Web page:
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Posts tagged statistics

July Author Earnings report surveys DRM, genre sales
July 18, 2014 | 3:34 am

ae-julyHugh Howey and Data Guy have done it again, producing another interesting report on a sample of data scraped from Amazon. The July report re-runs the numbers for their main chart based on the new data, then branches out into a couple of interesting new measurements—including one that I specifically asked for back in May. The main measurements show basically incremental change from the last few reports, In terms of daily revenue to authors (taking into account royalty percentages from publisher sales and Amazon revenue percentages from self-published works), Big Five authors take 37% of total Amazon daily revenue...

What to pay for e-books: a formula
June 5, 2014 | 3:23 pm

I’ve seen people make estimates of what they thought was the right amount to pay for an e-book, but I can’t say I’ve seen one actually put it into an equation before. But Ramzi Amri, an MD/PhD candidate in Surgical Oncology, has. He wrote up an answer on Quora including the following mathematical formula for determining how much he was willing to pay for an e-book: If an ebook has a price, in dollars, below the value of Beta, I'd consider buying it. t= time (in minutes) it would...

The return of Hugh Howey: Author Earnings Part Two
February 20, 2014 | 1:51 am

50000-unit-sales-by-category1If you were worrying you might run out of traditional-publisher vitriol since it’s been a week since Hugh Howey uncorked a gusher of it with his original post on Amazon web crawl analytics, fear not! Not content to analyze 7,000 genre titles, Howey and his Stats Guy went back and crawled the top 50,000 books on Amazon across all genres and categories for a single day (Febuary 7th) and ran some analyses on that data set (and, naturally, offered up all the raw data for other statisticians to crunch however they like). This time he’s got stats not only...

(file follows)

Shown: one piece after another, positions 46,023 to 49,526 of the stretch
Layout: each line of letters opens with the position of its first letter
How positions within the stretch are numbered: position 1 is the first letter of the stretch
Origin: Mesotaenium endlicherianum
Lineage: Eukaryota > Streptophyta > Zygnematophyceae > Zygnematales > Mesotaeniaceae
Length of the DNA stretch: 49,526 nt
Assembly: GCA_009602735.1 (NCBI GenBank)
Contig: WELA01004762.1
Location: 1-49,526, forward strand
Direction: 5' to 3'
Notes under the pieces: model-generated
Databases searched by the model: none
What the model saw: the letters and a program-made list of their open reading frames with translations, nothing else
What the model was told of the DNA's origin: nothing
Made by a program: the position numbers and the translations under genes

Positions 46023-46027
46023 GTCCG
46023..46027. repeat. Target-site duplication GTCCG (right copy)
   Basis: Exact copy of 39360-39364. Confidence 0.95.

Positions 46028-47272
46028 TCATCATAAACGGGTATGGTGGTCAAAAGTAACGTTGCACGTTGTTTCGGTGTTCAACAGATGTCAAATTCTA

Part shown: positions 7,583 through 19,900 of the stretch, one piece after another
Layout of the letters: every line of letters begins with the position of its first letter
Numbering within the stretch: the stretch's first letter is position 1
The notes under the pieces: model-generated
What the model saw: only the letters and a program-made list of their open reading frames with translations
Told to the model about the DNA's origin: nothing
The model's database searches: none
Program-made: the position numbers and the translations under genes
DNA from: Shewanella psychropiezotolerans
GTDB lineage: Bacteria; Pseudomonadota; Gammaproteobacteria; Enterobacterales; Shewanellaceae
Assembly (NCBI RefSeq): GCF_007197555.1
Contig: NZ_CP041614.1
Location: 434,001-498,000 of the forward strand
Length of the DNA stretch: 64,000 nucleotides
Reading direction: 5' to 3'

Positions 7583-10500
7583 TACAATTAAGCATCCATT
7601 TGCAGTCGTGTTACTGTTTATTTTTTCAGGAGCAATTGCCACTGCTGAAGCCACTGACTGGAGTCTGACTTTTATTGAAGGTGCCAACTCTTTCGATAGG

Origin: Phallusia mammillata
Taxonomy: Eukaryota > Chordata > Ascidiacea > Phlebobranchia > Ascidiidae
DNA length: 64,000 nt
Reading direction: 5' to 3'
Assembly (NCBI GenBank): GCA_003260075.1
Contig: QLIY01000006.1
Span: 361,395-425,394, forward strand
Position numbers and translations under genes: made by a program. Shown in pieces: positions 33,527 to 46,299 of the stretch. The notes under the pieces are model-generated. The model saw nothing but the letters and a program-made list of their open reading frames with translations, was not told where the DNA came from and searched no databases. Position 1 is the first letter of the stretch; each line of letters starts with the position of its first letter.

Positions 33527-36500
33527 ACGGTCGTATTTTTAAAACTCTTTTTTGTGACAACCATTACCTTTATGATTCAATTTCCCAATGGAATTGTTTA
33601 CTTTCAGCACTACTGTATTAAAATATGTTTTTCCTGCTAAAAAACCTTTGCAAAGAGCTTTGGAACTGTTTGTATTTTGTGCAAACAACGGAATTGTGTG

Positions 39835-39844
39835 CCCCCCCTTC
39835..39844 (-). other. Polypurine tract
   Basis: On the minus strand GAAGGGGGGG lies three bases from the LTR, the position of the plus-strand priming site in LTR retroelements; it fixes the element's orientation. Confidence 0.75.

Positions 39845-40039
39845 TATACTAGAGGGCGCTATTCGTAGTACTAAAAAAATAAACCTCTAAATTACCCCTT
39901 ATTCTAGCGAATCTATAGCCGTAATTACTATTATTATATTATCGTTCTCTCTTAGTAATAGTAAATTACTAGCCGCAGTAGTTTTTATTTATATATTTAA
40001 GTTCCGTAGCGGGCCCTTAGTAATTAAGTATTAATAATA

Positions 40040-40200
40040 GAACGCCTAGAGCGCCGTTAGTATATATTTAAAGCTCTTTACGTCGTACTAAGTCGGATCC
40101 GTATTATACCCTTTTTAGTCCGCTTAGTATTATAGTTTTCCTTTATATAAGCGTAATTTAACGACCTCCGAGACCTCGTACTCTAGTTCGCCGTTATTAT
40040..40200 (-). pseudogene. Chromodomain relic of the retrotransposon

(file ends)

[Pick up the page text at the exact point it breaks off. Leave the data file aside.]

What is NOT in doubt about Hugh Howey’s Author Earnings report
February 17, 2014 | 6:10 pm

So, self-publishing and traditional-publishing author Hugh Howey published a report on some data he pulled from Amazon and crunched (Paul covered it here), purporting to show some things about the number of self-published books compared to those from traditional publishers. This has touched off a lot of blowback in the last couple of weeks as everyone and their uncle has attacked the data set for not being comprehensive. Howey has some interesting things to say, to be sure. Across 7,000 titles, Howey noticed that those from Big Five publishers tend to have the lowest average star rating, but the highest average...

French ‘Three Strikes’ law fails to cut piracy
January 23, 2014 | 7:32 pm

Remember that French “three strikes” law, Hadopi? Ars Technica reports that a recent study has shown that it has had no significant effect in getting people to stop downloading content illicitly.  In the survey of 2,000 French Internet users, 37.6% admitted to illicit downloading. Those who knew about the Hadopi monitoring were no less likely to download illicitly, though there was a slight (but “insignificant”) decrease in the intensity of their downloading. (And the people who knew it was monitoring thought it was monitoring more than it really was!) There was a slight bump in sales, but that was considered...

What do Amazon’s book stats really mean? Nobody knows for sure
August 21, 2013 | 10:09 am

AmazonNote: Media observer Dan Bloom wonders, like a lot of people, just what Amazon's popular and must-see book stats really mean. His opinion here reflects his own personal hunch about how things operate in the shop that Jeff Bezos runs. Comments welcome below, pro and con. The next time you read in a press release or newspaper that a certain book "has been propelled to the top 100 rankings among paid Kindle titles on," think again. What does that really mean? And the next time you hear that a certain book "has been propelled to  the top 100 rankings among...

Latest Nielsen UK figures show slowing e-book market, still overtaking paperbacks in 2014
July 24, 2013 | 4:09 pm